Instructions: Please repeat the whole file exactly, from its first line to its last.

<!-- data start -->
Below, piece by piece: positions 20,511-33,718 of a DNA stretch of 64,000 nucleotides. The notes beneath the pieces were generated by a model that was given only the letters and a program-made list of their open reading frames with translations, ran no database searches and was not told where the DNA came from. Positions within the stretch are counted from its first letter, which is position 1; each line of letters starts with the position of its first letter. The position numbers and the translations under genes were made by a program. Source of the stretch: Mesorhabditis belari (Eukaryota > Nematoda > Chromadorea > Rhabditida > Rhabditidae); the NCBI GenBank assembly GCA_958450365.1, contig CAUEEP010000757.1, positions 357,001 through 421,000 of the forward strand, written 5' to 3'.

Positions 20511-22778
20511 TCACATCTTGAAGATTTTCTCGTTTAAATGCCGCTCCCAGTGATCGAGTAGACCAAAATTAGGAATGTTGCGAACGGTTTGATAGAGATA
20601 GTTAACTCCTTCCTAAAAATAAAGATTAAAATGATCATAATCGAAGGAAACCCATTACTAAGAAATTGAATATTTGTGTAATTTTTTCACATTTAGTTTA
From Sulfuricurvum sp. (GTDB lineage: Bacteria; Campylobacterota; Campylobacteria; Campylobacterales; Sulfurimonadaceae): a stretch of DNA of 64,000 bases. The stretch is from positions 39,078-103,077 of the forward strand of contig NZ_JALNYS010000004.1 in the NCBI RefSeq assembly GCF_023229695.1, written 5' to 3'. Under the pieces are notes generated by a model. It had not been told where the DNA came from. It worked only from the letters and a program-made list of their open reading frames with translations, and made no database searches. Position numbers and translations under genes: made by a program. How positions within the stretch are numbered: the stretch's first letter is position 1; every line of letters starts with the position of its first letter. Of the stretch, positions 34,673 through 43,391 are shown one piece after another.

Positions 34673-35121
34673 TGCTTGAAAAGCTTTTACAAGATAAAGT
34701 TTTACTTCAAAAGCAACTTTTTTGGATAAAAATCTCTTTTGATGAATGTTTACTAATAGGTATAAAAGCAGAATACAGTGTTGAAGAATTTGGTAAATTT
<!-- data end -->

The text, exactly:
Below, piece by piece: positions 20,511-33,718 of a DNA stretch of 64,000 nucleotides. The notes beneath the pieces were generated by a model that was given only the letters and a program-made list of their open reading frames with translations, ran no database searches and was not told where the DNA came from. Positions within the stretch are counted from its first letter, which is position 1; each line of letters starts with the position of its first letter. The position numbers and the translations under genes were made by a program. Source of the stretch: Mesorhabditis belari (Eukaryota > Nematoda > Chromadorea > Rhabditida > Rhabditidae); the NCBI GenBank assembly GCA_958450365.1, contig CAUEEP010000757.1, positions 357,001 through 421,000 of the forward strand, written 5' to 3'.

Positions 20511-22778
20511 TCACATCTTGAAGATTTTCTCGTTTAAATGCCGCTCCCAGTGATCGAGTAGACCAAAATTAGGAATGTTGCGAACGGTTTGATAGAGATA
20601 GTTAACTCCTTCCTAAAAATAAAGATTAAAATGATCATAATCGAAGGAAACCCATTACTAAGAAATTGAATATTTGTGTAATTTTTTCACATTTAGTTTA
From Sulfuricurvum sp. (GTDB lineage: Bacteria; Campylobacterota; Campylobacteria; Campylobacterales; Sulfurimonadaceae): a stretch of DNA of 64,000 bases. The stretch is from positions 39,078-103,077 of the forward strand of contig NZ_JALNYS010000004.1 in the NCBI RefSeq assembly GCF_023229695.1, written 5' to 3'. Under the pieces are notes generated by a model. It had not been told where the DNA came from. It worked only from the letters and a program-made list of their open reading frames with translations, and made no database searches. Position numbers and translations under genes: made by a program. How positions within the stretch are numbered: the stretch's first letter is position 1; every line of letters starts with the position of its first letter. Of the stretch, positions 34,673 through 43,391 are shown one piece after another.

Positions 34673-35121
34673 TGCTTGAAAAGCTTTTACAAGATAAAGT
34701 TTTACTTCAAAAGCAACTTTTTTGGATAAAAATCTCTTTTGATGAATGTTTACTAATAGGTATAAAAGCAGAATACAGTGTTGAAGAATTTGGTAAATTT